NVIDIA 3D Vision
3D. Some love it, some hate it, others think it is nothing more than a useless gimmick. To be honest, before I started this review, I had mixed emotions on this technology. See a few 3D movies and while a few of them have been done very well, others have almost ruined it completely. However, no matter what ones opinion is on 3D technology, it appears like it is here to stay.
Most will be familiar with the red-blue lens (Anaglyph) 3D format, the kind many of us experienced at a much younger age with those cardboard framed plastic lens glasses you would get from a magazine or comic book. Some will be familiar with the polarized lens format common at most movie theatres. Fewer yet will remember the effect known as parallax which was used in Nintendo’s short lived Virtual Boy. Today we are taking a look at another technique called stereoscopic 3D which NVIDIA uses in their 3D Vision solution.
Stereoscopic 3D imaging is a technique for creating the illusion of depth by offsetting two images separately to each eye. Without proper stereoscopic glasses the image looks blurry due to both eyes observing each frame. Add proper eyewear and the image becomes 3D due to each lens blocking alternating frames giving each eye its own image and tricking your brain into creating depth. This technology has been used in the past, however it was NVIDIA that really introduced it to mainstream PC gamers.
We have reviewed this system previously
and since then quite a bit has changed. Back in 2009 when it was reviewed the NVIDIA 3D Vision kit was $199 and the Samsung Syncmaster 2233RZ was priced at $598 making for a grand total of around $800 for a 3D Vision setup. Also with this monitor only supporting 1680 x 1050 it was not a true HD monitor and as such would not support playing 3D Blu-ray movies natively.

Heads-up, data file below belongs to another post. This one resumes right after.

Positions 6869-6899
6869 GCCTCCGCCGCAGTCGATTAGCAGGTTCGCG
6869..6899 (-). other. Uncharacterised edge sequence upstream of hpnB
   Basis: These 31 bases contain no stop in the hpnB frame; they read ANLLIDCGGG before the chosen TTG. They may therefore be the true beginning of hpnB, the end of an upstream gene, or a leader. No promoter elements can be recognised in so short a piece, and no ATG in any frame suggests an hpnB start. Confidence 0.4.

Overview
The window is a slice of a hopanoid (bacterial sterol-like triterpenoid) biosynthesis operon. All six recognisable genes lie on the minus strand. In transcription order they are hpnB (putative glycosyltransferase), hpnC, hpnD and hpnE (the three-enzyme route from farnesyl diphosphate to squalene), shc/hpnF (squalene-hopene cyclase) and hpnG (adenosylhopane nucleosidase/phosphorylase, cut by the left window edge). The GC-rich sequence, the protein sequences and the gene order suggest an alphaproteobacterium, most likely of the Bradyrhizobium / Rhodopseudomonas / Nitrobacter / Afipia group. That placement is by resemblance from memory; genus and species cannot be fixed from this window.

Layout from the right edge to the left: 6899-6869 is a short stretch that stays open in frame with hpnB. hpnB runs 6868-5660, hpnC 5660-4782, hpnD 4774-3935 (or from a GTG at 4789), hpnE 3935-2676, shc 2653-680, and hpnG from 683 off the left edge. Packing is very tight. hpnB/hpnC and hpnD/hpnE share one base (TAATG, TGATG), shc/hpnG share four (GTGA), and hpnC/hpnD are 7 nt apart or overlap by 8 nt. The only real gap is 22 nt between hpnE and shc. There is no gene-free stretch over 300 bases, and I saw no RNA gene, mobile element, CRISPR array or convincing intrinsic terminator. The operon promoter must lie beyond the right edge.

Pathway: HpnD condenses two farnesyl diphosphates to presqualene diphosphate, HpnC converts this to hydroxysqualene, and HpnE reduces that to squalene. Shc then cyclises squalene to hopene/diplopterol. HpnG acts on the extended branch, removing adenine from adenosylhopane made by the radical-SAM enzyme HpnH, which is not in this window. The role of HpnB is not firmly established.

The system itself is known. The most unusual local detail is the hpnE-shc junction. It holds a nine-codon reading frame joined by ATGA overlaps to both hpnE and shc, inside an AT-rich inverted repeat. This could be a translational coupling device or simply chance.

Fast forward two years and the wireless 3D Vision kit is priced around $128
and an LCD such as the ASUS VG236HE is priced at around $314
which comes to a total of around $450. On top of a $350 price reduction, an almost 45% drop, the new LCD monitors run at 1920 x 1080 giving them true 1080p HD support granting the ability to watch 3D Blu-ray movies.
Overall the wireless 3D Vision kit is mostly unchanged in two years. The glasses have undergone an internal revision giving them a larger capacity battery allowing for up to 60 hours on a single charge. 3D Vision still requires a GeForce 8800 or higher gaming graphics card (a GeForce GTX 500-series card is recommended for the best 3D gaming experience), a 120hz monitor and of course the 3D Vision kit. A wired 3D Vision kit has also been released, with a price point of around $99.
Much has changed however in the past two years for the 3D Vision experience. Game support has increased in both quality and quantity and continues to grow. As mentioned, watching 3D Blu-ray movies at home using this system is also now possible. Major sporting events and websites are starting to take notice of this technology as well, supporting streaming video of live events and other videos. And, late last year NVIDIA introduced 3DVisionLive.com
, a website that serves up 3D videos (game captures, movie trailers and more) and 3D photos, including user-generated 3D photos. Overall the 3D Vision experience has improved enormously. Let’s take a look at what you get and how it performs today.